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Hip Fracture Usually Requires Hip Replacement

The most-feared injury among serious bicyclists is a broken hip. The femur hip bone is shaped like a shepherd's crook. The blood supply to the ball at the top of the hip bone comes in through the neck just below the ball. If the neck or ball are broken, the blood supply is usually shut off and the top of the hip bone dies. To prevent this from happening, fractures of the ball or neck of the hip bone are usually treated with immediate hip replacement. Try to avoid this drastic surgery by keeping your bones as strong as possible.

1) All exercise strengthens bones. Bicycling strengthens bones, but not as much as sports that exert greater forces on bones such as running or lifting weights. (Medicine & Science in Sports & Exercise, March 2009).

2) Exercise increases calcium absorption, which is necessary for strong bones. As I reported last week, even non-impact exercises such as swimming and cycling increase calcium absorption from the intestines by upregulating the calcium transporter genes. (American Journal of Physiology, Endocrinology and Metabolism, April 2009).

3) Those most likely to suffer broken bones during exercise are people who have low levels of vitamin D (Journal of Bone and Mineral Research, September 2006). When you lack vitamin D, ionizible calcium drops. This causes the parathyroid glands to put out large amounts of parathyroid hormone which takes calcium out of bones to weaken them and increase fracture risk.

4) High blood levels of parathyroid hormone (from vitamin D deficiency or any other cause) are a major risk factor for bone fractures during exercise (Bone, August 2005).

If you ever are unable to expose a few inches of skin to sunlight for at least 20 minutes four or five times a week, get a blood test called vitamin D3. If it is below 75 nmol/L, you need to take a vacation in a sunny place, or take at least 3000 IU of vitamin D per day until you can get some sunlight.

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Dear Dr. Mirkin: What is the link between rheumatoid arthritis and infections?

Rheumatoid arthritis is a disease of inflammation. This means that the proteins in your bloodstream that are supposed to attack and kill germs, instead attack, dissolve and destroy your own tissue. A recent report from Case Western in Cleveland shows that curing gum disease lessens arthritic pain, the number of swollen joints and the degree of morning stiffness in people who suffer from rheumatoid arthritis (Journal of Periodontology, June 2009).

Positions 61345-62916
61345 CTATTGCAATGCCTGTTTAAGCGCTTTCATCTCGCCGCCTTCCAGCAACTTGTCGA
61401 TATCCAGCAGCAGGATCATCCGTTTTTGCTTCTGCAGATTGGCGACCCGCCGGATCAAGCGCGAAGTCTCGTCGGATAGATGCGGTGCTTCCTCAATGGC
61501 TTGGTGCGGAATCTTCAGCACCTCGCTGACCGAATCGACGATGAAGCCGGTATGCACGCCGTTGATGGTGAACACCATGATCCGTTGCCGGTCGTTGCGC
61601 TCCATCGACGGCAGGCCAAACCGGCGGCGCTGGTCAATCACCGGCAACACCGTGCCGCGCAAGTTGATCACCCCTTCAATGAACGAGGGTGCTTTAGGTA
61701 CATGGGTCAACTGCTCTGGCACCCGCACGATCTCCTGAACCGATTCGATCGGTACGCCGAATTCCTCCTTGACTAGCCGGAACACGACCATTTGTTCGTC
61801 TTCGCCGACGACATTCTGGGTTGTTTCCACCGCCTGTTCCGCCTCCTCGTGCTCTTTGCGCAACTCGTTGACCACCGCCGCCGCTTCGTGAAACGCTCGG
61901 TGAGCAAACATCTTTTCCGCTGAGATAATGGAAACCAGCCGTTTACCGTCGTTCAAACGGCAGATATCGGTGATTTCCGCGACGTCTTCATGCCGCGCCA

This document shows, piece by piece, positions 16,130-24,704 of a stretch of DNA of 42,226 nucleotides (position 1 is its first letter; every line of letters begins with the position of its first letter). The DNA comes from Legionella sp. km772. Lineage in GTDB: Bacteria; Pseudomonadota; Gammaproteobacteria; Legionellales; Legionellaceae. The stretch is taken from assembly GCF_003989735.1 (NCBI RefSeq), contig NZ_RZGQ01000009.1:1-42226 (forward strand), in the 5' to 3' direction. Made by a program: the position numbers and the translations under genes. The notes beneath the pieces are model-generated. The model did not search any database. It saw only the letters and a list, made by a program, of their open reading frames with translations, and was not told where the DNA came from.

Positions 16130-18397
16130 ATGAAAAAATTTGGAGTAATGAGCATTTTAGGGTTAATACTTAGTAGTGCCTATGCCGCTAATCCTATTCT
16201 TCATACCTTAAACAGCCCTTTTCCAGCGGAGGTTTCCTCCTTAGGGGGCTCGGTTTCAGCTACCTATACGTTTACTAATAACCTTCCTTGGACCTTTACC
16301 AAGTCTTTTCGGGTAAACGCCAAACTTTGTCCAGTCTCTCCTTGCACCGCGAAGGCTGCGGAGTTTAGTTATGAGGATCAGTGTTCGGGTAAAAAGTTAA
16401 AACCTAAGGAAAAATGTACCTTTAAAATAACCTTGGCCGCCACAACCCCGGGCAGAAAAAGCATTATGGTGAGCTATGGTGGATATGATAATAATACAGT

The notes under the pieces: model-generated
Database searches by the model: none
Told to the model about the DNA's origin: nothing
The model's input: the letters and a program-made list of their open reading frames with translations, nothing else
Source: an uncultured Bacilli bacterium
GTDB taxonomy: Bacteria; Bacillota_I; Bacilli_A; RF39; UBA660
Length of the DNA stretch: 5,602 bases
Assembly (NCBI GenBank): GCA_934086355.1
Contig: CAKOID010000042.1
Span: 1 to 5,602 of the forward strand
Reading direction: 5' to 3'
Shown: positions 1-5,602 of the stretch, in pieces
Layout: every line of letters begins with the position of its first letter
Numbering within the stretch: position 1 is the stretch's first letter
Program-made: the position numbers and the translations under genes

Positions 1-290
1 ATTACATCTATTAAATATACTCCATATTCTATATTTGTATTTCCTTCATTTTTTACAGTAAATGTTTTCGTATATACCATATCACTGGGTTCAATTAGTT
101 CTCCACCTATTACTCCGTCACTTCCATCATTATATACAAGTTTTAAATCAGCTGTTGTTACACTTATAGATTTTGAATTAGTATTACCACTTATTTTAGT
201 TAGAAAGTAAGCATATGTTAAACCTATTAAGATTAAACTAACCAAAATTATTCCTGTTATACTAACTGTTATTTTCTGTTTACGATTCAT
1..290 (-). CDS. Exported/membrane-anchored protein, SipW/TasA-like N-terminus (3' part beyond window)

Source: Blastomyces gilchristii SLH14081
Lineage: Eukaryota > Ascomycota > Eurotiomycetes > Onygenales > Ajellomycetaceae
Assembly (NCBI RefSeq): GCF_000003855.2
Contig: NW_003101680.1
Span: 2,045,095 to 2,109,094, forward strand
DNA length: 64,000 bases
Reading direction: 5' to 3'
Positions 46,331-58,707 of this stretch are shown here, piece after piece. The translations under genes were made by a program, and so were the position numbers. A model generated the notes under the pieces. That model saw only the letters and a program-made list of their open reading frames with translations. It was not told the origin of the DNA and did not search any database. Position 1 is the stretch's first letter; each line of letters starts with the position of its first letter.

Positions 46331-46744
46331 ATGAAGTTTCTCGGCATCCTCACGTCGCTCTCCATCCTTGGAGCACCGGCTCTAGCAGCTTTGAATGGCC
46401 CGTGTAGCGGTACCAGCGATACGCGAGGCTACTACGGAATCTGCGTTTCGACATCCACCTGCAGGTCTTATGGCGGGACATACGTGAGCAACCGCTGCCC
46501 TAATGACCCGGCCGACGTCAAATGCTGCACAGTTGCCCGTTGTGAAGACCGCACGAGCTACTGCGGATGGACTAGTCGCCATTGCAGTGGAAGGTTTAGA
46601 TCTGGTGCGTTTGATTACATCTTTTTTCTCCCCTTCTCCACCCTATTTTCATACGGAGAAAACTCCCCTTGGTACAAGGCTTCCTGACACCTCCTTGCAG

More than ten studies show that the antibiotic, minocycline, is far more effective than placebo in treating rheumatoid arthritis, yet most physicians will prescribe drugs that suppress immunity instead of antibiotics. I think that your doctor should look for something that makes your immunity overactive, such as gum disease or another hidden infection. More on rheumatoid arthritis

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Dear Dr. Mirkin: Why are my triglycerides high?

Your body makes triglycerides from dietary sugar. When blood sugar levels rise too high, your pancreas releases large amounts of insulin. Insulin converts sugar to triglycerides. High levels of triglycerides increase risk for clotting, so your good HDL cholesterol carries triglycerides to your liver and blood levels of HDL drop. Then excess triglycerides can accumulate in the liver to damage it and cause a fatty liver. Many people who have a fatty liver that is not caused by infection already have diabetes and may not know it or develop diabetes very soon afterwards.

To get your triglycerides to normal (under 150), change your life style to follow all the rules for preventing diabetes:
• Avoid sugar, especially sugared drinks (including fruit juices), and foods made with flour -- except during exercise
• Lose weight if you are overweight
• Get adequate vitamin D
• Exercise regularly and vigorously

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Recipe of the Week:

Lentil Tabbouleh Salad

You'll find lots of recipes and helpful tips in The Good Food Book - it's FREE

June 22nd, 2013
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About the Author: Gabe Mirkin, MD

Sports medicine doctor, fitness guru and long-time radio host Gabe Mirkin, M.D., brings you news and tips for your healthful lifestyle. A practicing physician for more than 50 years and a radio talk show host for 25 years, Dr. Mirkin is a graduate of Harvard University and Baylor University College of Medicine. He is board-certified in four specialties: Sports Medicine, Allergy and Immunology, Pediatrics and Pediatric Immunology. The Dr. Mirkin Show, his call-in show on fitness and health, was syndicated in more than 120 cities. Read More
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